Last month, economic research consultancy Capital Economics released a report on the economic impact of Brexit, which they carried out for Woodford Investment Management. It looked at three scenarios: a "no deal" exit on WTO terms, a "compromise trade deal" with Brussels, and a compromise trade deal with Brussels combined with ambitious external trade and regulatory policies.
While the "no deal" scenario would be slightly worse than the status quo, the two latter scenarios would produce additional GDP growth over the next decade. Glyn Chambers, one of the report's authors, kindly agreed to discuss some of the points arising from the report, especially in light of last week's agreement.
"Although the size of the divorce bill' is a big issue in the public and media consciousness, it's a smaller deal when it comes to the economic impacts" argues Chambers. Capital Economics predicted an exit payment of £32.5bn, "equal to its share of EU assets and liabilities and a normal membership contribution for the whole of 2019 and 2020".
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This isn't too far off the latest estimates, which could see the UK paying up to £40bn. However, even if the bill turns out the closer to the predictions of £50bn a fortnight ago, "the increase of £17.5bn would likely be spread over many years, reducing the perceptible economic impact".
Free trade deals will mitigate the damage
Under all three scenarios, Britain will need to strike new trade deals with third countries, to mitigate the damage caused by the loss of access to European markets. In some cases this may involve the UK having to change its rules and regulations, says Chambers.
"There could be some cases where regulations could need to be modified in particular ways in order to meet mutual recognition provisions that can form important parts of the agreements". However, it's important not to exaggerate the extent to which this will happen as "free trade agreements with other countries and blocs will not require us, in general, to adopt their regulations".
"If this was the case", he says "it would be difficult for countries for conclude more than one free trade agreement, since adopting the regulations of one partner would preclude an agreement with another". For example, "Singapore has free trade or economic partnership deals with the United States, China, India, Japan, many other countries and has concluded one with the European Union" (not yet ratified).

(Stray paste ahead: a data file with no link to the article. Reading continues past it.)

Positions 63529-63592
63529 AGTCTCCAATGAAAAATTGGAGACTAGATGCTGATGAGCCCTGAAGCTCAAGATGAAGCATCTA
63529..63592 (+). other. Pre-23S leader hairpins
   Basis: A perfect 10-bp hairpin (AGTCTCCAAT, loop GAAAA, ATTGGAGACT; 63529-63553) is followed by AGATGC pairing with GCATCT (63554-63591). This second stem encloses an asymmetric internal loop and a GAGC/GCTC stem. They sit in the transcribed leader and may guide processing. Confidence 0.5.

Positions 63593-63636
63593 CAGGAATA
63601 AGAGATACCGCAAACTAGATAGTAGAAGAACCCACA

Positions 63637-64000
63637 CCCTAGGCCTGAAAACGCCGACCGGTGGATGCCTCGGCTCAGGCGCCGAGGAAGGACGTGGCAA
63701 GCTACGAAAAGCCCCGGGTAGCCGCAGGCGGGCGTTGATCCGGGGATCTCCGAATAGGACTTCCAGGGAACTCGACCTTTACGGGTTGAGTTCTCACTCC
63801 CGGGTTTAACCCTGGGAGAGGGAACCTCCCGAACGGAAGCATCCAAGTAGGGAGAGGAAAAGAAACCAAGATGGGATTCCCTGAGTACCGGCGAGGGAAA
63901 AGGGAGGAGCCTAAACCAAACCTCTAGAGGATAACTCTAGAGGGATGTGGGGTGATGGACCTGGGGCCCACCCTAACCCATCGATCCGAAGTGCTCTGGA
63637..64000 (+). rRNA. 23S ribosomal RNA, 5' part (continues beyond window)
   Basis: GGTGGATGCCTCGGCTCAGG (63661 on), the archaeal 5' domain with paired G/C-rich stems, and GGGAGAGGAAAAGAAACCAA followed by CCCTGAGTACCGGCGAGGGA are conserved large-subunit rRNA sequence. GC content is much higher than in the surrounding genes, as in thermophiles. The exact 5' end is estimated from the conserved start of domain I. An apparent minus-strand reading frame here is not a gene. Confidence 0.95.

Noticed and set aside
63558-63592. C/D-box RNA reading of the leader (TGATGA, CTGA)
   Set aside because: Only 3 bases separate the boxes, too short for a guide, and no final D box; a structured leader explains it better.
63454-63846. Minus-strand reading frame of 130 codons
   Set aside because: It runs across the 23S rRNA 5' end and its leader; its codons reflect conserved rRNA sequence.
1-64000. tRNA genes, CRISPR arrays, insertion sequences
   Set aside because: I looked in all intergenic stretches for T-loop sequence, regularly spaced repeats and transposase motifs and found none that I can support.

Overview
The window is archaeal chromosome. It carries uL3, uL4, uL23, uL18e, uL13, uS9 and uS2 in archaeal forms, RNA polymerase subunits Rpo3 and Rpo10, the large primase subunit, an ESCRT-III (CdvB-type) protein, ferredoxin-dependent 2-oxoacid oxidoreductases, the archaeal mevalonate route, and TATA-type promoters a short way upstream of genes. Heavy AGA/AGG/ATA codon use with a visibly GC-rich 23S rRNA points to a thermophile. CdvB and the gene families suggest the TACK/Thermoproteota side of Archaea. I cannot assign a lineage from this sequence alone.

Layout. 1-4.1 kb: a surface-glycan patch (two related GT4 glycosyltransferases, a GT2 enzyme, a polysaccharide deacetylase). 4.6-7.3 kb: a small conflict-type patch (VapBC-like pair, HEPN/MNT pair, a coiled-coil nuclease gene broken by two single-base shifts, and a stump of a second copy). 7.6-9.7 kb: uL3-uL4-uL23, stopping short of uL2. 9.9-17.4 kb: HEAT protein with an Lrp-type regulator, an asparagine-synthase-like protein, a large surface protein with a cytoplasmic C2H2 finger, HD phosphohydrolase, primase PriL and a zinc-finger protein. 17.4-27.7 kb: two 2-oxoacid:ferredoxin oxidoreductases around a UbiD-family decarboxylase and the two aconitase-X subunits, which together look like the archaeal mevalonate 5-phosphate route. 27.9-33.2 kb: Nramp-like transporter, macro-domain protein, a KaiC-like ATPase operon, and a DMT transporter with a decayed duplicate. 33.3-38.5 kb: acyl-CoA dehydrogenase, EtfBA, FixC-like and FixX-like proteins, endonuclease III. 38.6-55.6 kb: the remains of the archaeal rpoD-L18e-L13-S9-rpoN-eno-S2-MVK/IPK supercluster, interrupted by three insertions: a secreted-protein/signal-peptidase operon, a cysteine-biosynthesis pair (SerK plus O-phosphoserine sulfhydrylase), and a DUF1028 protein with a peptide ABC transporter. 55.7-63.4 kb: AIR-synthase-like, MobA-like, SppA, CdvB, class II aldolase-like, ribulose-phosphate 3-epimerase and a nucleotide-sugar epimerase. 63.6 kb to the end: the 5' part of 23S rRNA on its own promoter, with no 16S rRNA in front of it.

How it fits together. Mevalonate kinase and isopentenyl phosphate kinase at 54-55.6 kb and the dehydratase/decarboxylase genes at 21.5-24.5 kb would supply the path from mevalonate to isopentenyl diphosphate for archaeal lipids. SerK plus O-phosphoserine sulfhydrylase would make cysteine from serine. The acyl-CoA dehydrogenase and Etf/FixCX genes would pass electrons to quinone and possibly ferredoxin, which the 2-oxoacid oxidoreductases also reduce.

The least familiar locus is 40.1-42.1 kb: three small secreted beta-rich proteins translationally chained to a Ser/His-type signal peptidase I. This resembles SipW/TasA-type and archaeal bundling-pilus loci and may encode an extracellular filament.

Overall, "the degree of regulatory control from overseas will almost certainly be lower than it currently is with European Union membership".
Similarly, Chambers also feels that the UK won't have to make too many concessions on immigration. While India has hinted that a UK-India free trade deal will be conditional on increasing the number of business and work visas, the fact is that "most free trade deals don't contain provisions on the movement of people" so "it would be unusual for that to be part of the deal.
Even India "has concluded free trade agreements with Japan and ASEAN without such provisions". Still it is possible that they "could obviously make such a request and it would then be a matter for the ensuing talks".
Don't count on "business friendly" deregulation just yet
The report also assumes that the British government should take advantage of the exit from the Single Market to adopt more business friendly laws and rules, boosting growth. However, "given the political climate at the moment, particularly the government's small majority, we expect little in the way of deregulation" Chambers admits.
However, "it's not unreasonable to think that a small number of European Union regulations may be repealed after Brexit and we give some examples in the report". Even if it doesn't repeal any existing European laws, "Britain will avoid future European Union regulations". Although not actual deregulation, "this will be deregulation relative to the counterfactual of continued European Union membership".
When the report was originally published, Chambers estimated that there was a 35% chance of a "no-deal" scenario, a 50% chance of a compromise and just a 15% chance of a more ambitious agreement. Since "the government has seemed a little bit more desperate to get a deal, the chances of the low case might have fallen a little and the chances of the base case increased a little".
However, he still thinks that the chances of the third scenario, his preferred option, are "unchanged", so this outcome is still much less likely, though not impossible.
Matthew graduated from the University of Durham in 2004; he then gained an MSc, followed by a PhD at the London School of Economics.
He has previously written for a wide range of publications, including the Guardian and the Economist, and also helped to run a newsletter on terrorism. He has spent time at Lehman Brothers, Citigroup and the consultancy Lombard Street Research.
Matthew is the author of Superinvestors: Lessons from the greatest investors in history, published by Harriman House, which has been translated into several languages. His second book, Investing Explained: The Accessible Guide to Building an Investment Portfolio, is published by Kogan Page.
As senior writer, he writes the shares and politics & economics pages, as well as weekly Blowing It and Great Frauds in History columns He also writes a fortnightly reviews page and trading tips, as well as regular cover stories and multi-page investment focus features.
Follow Matthew on Twitter: @DrMatthewPartri
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